It's a pre-holiday tradition for the supply chain community to wring its collective hands over peak season. This year, the anxiety is especially high—but not for the usual reasons. Rather than worrying about traffic snarls and customs delays, the community is concerned because, with the economy sagging, there hasn't been a peak shipping season to speak of.
Those concerns may not be entirely justified. Although it's often assumed that peak activity reflects the nation's overall economic vitality, some industry experts say that may be an outdated notion. Since 2004, those who follow supply chain trends have noticed a more even flow of freight throughout the year instead of a spike in volume in the fourth quarter. For a growing number of importers, "peak season" is starting as early as June.
That's partly because importers can now use sophisticated forecasting tools to plan inventory patterns more accurately, enabling them to order, ship, and warehouse with longer lead times than ever before. As the technology becomes more robust and affordable, businesses are pushing back their holidayrelated freight flows into late spring, smoothing out seasonal fluctuations and minimizing the post-holiday slump driven by credit card hangovers.
To be sure, the absence of a peak season in 2008 can be at least partly attributed to cyclical factors, notably weakening consumer demand that has forced retailers to keep a tight lid on inventories. Indeed, the U.S. economy is projected to limp into the fourth quarter with GDP growth of only about 1.2 percent. As the economy improves and spending increases, inventories will expand and peak-type surges will re-emerge. But long term, trends are in place that will effectively diminish the importance of peak season—and by extension, the concerns surrounding it, some experts predict.
For one thing, says Scott Szwast, director of marketing for UPS Supply Chain Solutions, ever-increasing security requirements will force importers to move their goods to market earlier if they want to avoid the risk of crippling customs delays in the fall. For another, advanced information systems now provide importers with shipment data in unprecedented depth and detail. Leveraging this technology, companies gain the confidence to order earlier in the year because they can see and manage exceptions that could potentially disrupt shipment flows, Szwast says.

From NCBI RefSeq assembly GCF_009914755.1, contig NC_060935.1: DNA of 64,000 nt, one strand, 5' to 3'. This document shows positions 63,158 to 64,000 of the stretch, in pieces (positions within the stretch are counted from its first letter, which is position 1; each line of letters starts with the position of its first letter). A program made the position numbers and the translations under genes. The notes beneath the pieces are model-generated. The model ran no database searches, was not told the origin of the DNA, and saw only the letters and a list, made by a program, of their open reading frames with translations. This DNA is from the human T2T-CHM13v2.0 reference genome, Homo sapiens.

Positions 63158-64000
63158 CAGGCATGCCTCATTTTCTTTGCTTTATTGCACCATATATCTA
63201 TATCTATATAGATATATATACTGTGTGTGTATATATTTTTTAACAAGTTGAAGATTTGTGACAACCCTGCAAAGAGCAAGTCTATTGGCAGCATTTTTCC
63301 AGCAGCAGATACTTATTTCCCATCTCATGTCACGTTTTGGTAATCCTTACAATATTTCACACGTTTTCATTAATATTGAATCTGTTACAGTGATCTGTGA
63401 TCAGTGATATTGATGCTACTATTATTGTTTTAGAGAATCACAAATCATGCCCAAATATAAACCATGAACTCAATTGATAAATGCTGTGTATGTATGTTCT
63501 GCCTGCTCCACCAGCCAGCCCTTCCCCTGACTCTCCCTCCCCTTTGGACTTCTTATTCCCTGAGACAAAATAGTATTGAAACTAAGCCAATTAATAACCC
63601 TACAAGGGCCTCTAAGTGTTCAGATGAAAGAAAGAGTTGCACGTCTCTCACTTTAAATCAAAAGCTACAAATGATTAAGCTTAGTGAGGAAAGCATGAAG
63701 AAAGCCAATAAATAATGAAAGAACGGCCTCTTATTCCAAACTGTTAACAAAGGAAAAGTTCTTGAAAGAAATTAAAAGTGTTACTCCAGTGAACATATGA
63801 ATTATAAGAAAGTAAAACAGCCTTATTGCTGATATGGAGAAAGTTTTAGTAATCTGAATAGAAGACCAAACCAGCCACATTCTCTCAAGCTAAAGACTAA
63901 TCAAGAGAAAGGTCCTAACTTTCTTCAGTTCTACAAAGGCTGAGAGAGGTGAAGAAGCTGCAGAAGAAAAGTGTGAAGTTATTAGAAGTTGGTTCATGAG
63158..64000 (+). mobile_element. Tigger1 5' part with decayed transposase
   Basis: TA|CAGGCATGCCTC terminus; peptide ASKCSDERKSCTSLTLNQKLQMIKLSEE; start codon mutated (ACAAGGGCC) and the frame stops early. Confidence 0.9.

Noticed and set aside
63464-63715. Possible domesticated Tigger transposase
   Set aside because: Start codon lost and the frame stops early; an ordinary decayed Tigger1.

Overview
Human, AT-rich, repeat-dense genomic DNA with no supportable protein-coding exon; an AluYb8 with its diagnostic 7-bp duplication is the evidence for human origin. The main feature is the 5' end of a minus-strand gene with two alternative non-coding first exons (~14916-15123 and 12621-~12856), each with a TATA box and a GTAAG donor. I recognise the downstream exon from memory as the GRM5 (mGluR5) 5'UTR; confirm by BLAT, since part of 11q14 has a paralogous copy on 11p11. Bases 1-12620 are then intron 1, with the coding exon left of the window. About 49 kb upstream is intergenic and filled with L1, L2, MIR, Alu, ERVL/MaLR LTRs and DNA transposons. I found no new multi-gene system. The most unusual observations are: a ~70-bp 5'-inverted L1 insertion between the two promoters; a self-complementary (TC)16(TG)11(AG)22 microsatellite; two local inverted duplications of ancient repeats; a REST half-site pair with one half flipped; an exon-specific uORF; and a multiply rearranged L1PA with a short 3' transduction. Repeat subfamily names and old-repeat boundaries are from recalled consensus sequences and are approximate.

Those two factors are leading importers to think differently about year-round planning and mitigating seasonal fluctuations.
"What you do for peak season is now part of your year-round strategy," says Szwast.
Paul Bingham, managing director, global trade and transportation practice for the consulting firm Global Insight, concurs that over time, improvements in process and technology will further dampen peak season's importance. However, he says that there will always be "demand drivers" such as "Back to School" and Halloween shopping periods that will trigger peak season-type ordering and shipping activities. "Retailers can put Halloween candy on their shelves in August, but people aren't going to buy [it] until October," he says.
Szwast and Bingham believe the shift away from seasonality bodes well for international supply chains. More orderly planning will lead to better communication, stronger supplier-importer relationships, a more equitable sharing of costs and burdens, and an enhanced capacity to make adjustments to inventory as demand ebbs and flows. "Importers will have the flexibility to make changes to their Q4 inventory well in advance of the period," says Szwast. "You no longer have to go to war just with the inventory you have."—Mark Solomon